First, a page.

This article assumes you are running Linux or Mac OS
- Sign up for a DreamCompute account
- Create an SSH key
- Install a recent version of Python (2.7+)
- Create a virtualenv
- Install the helloworld Python package in this repository,
[user@localhost]$ virtualenv venv && . venv/bin/activate [user@localhost]$ git clone https://github.com/ryanpetrello/dreamcompute-hello-world.git hello-world [user@localhost]$ cd hello-world && pip install -e . shade ansible
Python and WSGI
This tutorial describes how to deploy a very simple Python WSGI application that responds to all HTTP requests with
Hello, World! WSGI is a Python protocol that allows a web server to interface with a Python callable (or function) to handle each request. Our function looks like this:
def application(environ, start_response): data = "Hello, World!\n" start_response("200 OK", [ ("Content-Type", "text/plain"), ("Content-Length", str(len(data))) ]) return data
Deploying with Ansible
This article uses Ansible to create a repeatable “playbook” of commands to set up the Hello World application on a DreamCompute server. These commands include:
- Launching a server in DreamCompute and assigning a public IP address to it
- Installing a web server (this tutorial uses gunicorn)
- Installing our example Python application and configuring it to handle requests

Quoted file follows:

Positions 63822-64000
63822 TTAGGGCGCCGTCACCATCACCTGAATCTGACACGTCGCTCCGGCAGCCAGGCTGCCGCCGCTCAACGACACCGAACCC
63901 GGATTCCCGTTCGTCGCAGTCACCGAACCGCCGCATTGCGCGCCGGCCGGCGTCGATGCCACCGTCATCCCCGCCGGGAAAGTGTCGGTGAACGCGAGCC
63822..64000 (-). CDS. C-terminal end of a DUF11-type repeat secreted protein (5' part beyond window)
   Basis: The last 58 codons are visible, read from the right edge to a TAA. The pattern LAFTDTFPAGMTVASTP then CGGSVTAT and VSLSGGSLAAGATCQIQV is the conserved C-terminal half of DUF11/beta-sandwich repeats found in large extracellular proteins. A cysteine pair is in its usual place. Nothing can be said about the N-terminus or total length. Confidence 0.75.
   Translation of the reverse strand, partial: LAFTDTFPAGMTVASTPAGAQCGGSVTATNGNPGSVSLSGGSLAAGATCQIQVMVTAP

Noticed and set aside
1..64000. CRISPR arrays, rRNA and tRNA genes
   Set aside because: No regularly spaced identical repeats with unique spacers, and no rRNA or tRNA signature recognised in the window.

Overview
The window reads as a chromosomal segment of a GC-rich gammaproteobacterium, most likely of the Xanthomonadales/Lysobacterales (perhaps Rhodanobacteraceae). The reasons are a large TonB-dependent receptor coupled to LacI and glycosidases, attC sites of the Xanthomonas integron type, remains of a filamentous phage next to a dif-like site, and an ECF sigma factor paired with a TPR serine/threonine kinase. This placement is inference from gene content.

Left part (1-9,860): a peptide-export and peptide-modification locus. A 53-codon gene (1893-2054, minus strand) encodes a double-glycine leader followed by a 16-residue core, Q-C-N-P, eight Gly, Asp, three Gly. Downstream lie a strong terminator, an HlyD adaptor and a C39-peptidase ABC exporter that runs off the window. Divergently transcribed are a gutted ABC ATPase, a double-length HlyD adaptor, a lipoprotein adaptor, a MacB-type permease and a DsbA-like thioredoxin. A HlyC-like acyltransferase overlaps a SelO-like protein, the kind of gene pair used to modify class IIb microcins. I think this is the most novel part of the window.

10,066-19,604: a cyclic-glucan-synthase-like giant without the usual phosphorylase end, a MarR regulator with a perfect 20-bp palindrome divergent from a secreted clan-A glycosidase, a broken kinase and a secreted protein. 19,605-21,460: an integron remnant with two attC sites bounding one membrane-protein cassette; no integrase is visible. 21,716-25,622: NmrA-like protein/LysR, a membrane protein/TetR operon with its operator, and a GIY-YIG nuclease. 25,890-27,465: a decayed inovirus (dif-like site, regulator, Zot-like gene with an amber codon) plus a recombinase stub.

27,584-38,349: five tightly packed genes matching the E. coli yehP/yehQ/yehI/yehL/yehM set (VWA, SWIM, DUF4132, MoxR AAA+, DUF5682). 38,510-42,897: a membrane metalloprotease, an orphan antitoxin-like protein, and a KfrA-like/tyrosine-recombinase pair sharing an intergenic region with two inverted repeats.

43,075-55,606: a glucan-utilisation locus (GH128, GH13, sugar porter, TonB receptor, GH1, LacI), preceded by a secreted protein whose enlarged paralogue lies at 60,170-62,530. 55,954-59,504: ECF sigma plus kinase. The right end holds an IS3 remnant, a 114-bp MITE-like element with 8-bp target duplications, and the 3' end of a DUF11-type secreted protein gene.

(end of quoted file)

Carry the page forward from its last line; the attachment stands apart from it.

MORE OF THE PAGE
In order for Ansible to run DreamCompute API calls on your behalf, you need to download a small shell script that sets up your API credentials called an openrc file, read the tutorial about openrc files for information on how to download and use it. After the shell script downloads, open your computer’s command line and run the following (substituting the actual location of your downloaded file).
[user@localhost]$ source /path/to/downloaded/file/dhc123456789-openrc.sh
You are prompted for a password - it’s the one you use to log in to the DreamCompute Dashboard.
At this point you should be ready to deploy your application. Do so by running the following commands:
[user@localhost]$ chmod 600 /path/to/keyname.pem [user@localhost]$ ansible-playbook -vvvv -i "localhost," playbooks/deploy.yml --extra-vars "key_name=keyname private_key=/path/to/keyname.pem"
You need to substitute the
keyname key name value for the actual name you chose earlier, and you also need to replace
/path/to/keyname.pem with the actual path to the PEM file you downloaded.
If all is well, you are greeted with an instructional message:
Visit http://22.214.171.124/ in your browser!
Example Server Architecture
ssh into your newly created server:
[user@localhost]$ ssh -i /path/to/keyname.pem email@example.com
you find a variety of processes running in the following configuration:
HTTP Request ──> <Production/Proxy Server>, nginx (126.96.36.199:80) │ │ <supervisord> (monitors and keeps gunicorn processes running) ├── <WSGI Server> gunicorn Instance (/tmp/gunicorn.sock) ├── <WSGI Server> gunicorn Instance (/tmp/gunicorn.sock) ├── <WSGI Server> gunicorn Instance (/tmp/gunicorn.sock) ├── <WSGI Server> gunicorn Instance (/tmp/gunicorn.sock)
supervisord is installed and is used to manage multiple
gunicorn worker processes, each of which is bound to a Unix domain socket (though you could also configure them to bind to a TCP port).
NGINX listens on port 80 and balances incoming HTTP requests across the gunicorn workers processes.